The Yu-Gi-Oh! World Championships have been cancelled. Konami made the announcement on the game’s official Twitter page, citing the “current global situation,” which we’re going to assume means the ongoing global pandemic.
”In light of the current global situation, the Yu-Gi-Oh! World Championship 2022 will not be held this year,” wrote Konami. “We apologize to everyone that was looking forward to the event and appreciate your understanding. In place of the World Championship, we are preparing to offer various in-person and Remote Duel events for our Yu-Gi-Oh! titles, including TCG territorial Championships.”
Further details on make-up events and smaller, regional in-person tournaments will follow on Yu-Gi-Oh!’s social media channels.
The surprise cancellation likely comes as a direct result of yet another wave of the ongoing COVID-19 pandemic. Despite widely available vaccinations and two years of experience, countries around the world are noting spikes in confirmed cases that are likely indicative of a sixth wave (or seventh, depending on your country). Germany, France, and China are well in the midst of a surge in COVID cases, while the US and Canada are just now experiencing an uptick in cases.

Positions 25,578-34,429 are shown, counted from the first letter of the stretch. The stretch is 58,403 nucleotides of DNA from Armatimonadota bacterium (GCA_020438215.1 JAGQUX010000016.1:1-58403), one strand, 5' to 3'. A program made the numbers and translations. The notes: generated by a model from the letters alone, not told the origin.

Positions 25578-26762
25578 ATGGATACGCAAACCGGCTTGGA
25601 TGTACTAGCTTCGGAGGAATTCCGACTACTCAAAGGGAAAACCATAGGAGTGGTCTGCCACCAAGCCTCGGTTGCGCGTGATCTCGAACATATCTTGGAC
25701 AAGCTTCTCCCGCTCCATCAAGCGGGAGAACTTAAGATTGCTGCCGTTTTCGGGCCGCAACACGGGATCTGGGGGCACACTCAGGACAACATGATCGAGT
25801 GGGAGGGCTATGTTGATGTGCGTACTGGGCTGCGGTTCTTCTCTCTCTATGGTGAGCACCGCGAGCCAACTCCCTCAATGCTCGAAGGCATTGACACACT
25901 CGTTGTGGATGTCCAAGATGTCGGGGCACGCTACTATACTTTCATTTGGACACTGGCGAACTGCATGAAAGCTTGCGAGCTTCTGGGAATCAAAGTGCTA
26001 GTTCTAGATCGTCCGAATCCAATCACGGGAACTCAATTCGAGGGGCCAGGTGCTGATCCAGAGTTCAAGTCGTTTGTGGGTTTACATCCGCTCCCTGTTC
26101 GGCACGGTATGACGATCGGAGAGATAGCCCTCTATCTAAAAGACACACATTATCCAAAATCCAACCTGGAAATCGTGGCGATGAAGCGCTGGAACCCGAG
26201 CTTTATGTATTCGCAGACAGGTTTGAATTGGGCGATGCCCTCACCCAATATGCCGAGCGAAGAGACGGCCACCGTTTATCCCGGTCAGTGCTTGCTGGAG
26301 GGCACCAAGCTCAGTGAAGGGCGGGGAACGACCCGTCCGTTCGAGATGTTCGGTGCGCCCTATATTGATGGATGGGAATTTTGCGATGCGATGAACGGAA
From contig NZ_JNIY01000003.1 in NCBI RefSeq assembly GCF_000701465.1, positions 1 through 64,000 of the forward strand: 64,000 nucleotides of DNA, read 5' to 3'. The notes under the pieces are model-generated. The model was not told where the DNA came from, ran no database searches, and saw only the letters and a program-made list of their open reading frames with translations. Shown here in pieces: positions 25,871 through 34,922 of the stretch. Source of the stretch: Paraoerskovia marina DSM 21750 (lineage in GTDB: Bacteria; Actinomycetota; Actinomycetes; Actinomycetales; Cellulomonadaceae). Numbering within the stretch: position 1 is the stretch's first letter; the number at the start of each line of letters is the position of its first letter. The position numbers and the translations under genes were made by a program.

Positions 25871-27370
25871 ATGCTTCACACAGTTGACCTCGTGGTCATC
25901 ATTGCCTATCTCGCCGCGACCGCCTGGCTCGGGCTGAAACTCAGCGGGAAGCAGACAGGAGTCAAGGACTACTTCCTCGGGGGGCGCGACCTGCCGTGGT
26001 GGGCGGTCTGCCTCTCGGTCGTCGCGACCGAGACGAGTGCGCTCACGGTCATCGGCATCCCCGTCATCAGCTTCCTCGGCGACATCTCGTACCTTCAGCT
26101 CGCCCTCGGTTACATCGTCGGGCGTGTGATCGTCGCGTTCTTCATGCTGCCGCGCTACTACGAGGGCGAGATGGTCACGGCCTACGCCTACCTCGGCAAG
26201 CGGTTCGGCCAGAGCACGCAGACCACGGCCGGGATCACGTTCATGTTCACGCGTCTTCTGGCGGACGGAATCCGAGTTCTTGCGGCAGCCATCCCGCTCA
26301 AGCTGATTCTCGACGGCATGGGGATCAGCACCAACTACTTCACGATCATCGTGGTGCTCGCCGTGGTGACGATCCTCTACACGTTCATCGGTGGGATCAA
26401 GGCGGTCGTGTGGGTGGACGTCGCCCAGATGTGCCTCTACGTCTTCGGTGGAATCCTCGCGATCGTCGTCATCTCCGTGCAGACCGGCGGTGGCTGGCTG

Konami might also have looked at recent large events such as last week’s GDC conference and decided it would be safer to simply cancel the World Championships entirely rather than risk the liability of several positive attendees causing a massive outbreak.
Fans are understandably disappointed with the news, while some are suggesting that Konami carry on with the event despite the rise in COVID-19 cases.
Although GDC may yet turn out to be a super spreader event (people who attended the convention should only now be presenting symptoms due to COVID-19’s long incubation period), a potentially deadly virus wasn’t the only reason to avoid the conference. According to attendees of the Women in Games International event, several men in attendance were reportedly “preying around,” and “several women were assaulted” at the party. This has led to calls for future events to have a code of conduct and additional security staff present.
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